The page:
Adyghes and their Xabze (Etiquette)
Adyghe Xabze (Khabze) is in an orally transmitted rigid and complex code in which customs and social norms were enshrined. This system of morals had evolved to ensure that strict militaristic discipline was maintained at all times to defend the country against the many invaders who coveted Circassian lands. In addition, social niceties and graces greased the wheels of social interaction, and a person's good conduct ensured his survival and prosperity. The Xabze served as the law for ad hoc courts and councils set up to resolve contentious cases and other moot issues, and pronounce binding judgements. This code did not remain static throughout the ages. It was reformed and developed at some points in Circassian history, when two factors obtained: preponderance of outdated practices and the appearance of a charismatic personage to effect the transformation.
The first instance of this kind in recorded history was in the 16th century, when Prince Beslan (Beislhen) Zhanx'wetoqwe, nicknamed 'Pts'apts'e' (The Obese), modified the structure of the peerage system and updated the Xabze. Two centuries later, the legendary Zhebaghi Qezenoqwe (1684-1750), the quintessential fighter for justice in Circassian folklore, played a pivotal role in modernizing the code and removing outdated customs and practices, though he is sometimes erroneously accredited with originating it. He was an accomplished statesman by the standards of the time, being responsible for formulating Kabardian policies with respect to the Crimean Khans and their overlords, the Ottomans. One of his notable achievements was his counsel to Prince Aslenbek Qeitiqwe and manoeuvres to avert a war with Khan Saadat-Gery who attacked Kabarda in 1720 to avenge the destruction of the Tatar army in 1708 at Qenjalischhe. Stories of Zhebaghi's wisdom and sagacity are still very much alive in national memory. In one anecdote, he was asked about the difference between truth and falsehood. He enigmatically replied that only four fingers separated them. He lifted up his hand and placed four fingers between his eye and ear, and said, 'Everything your eye sees is true, and all that you hear is false, for no one tells the truth the way he sees it.' The most recent reform was made in 1807, when a group of Circassian judges and scholars, with the blessing of the nobility, amended and updated some articles of the law.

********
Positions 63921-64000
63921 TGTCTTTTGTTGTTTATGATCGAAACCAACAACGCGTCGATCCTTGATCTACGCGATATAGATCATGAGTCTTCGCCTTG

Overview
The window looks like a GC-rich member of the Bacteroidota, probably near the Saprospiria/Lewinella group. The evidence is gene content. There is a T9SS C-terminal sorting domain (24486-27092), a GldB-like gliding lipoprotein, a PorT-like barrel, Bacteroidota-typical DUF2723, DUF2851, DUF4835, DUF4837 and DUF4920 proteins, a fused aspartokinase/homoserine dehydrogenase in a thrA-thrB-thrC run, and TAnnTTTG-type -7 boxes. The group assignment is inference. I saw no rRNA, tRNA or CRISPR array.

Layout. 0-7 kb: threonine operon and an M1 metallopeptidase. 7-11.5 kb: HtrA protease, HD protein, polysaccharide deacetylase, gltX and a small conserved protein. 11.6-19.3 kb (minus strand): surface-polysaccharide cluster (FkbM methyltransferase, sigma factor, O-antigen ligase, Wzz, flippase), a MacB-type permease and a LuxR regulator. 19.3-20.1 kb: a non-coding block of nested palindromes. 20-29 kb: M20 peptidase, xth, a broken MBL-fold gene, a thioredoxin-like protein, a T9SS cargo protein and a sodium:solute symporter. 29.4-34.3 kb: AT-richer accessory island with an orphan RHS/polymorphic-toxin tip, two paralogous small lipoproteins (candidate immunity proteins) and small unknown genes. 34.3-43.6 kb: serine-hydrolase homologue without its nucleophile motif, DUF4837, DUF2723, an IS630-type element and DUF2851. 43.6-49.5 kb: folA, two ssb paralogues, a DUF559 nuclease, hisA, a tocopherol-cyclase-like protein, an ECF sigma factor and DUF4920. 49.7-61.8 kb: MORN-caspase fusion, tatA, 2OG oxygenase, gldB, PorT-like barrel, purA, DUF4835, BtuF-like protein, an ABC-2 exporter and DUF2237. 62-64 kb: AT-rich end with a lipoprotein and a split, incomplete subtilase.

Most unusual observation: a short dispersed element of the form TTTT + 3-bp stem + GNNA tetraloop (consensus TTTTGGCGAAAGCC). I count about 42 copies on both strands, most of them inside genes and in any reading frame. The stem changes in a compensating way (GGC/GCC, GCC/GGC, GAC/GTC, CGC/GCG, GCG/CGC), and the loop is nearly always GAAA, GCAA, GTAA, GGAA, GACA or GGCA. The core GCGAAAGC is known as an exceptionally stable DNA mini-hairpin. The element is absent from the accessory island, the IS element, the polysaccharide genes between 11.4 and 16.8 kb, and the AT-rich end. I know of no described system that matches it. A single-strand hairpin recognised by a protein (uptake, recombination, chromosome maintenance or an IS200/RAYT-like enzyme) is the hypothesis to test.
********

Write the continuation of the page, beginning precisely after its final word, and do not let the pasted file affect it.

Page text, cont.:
Source: Amjad Jaimoukha, ''Circassian Culture and Folklore.''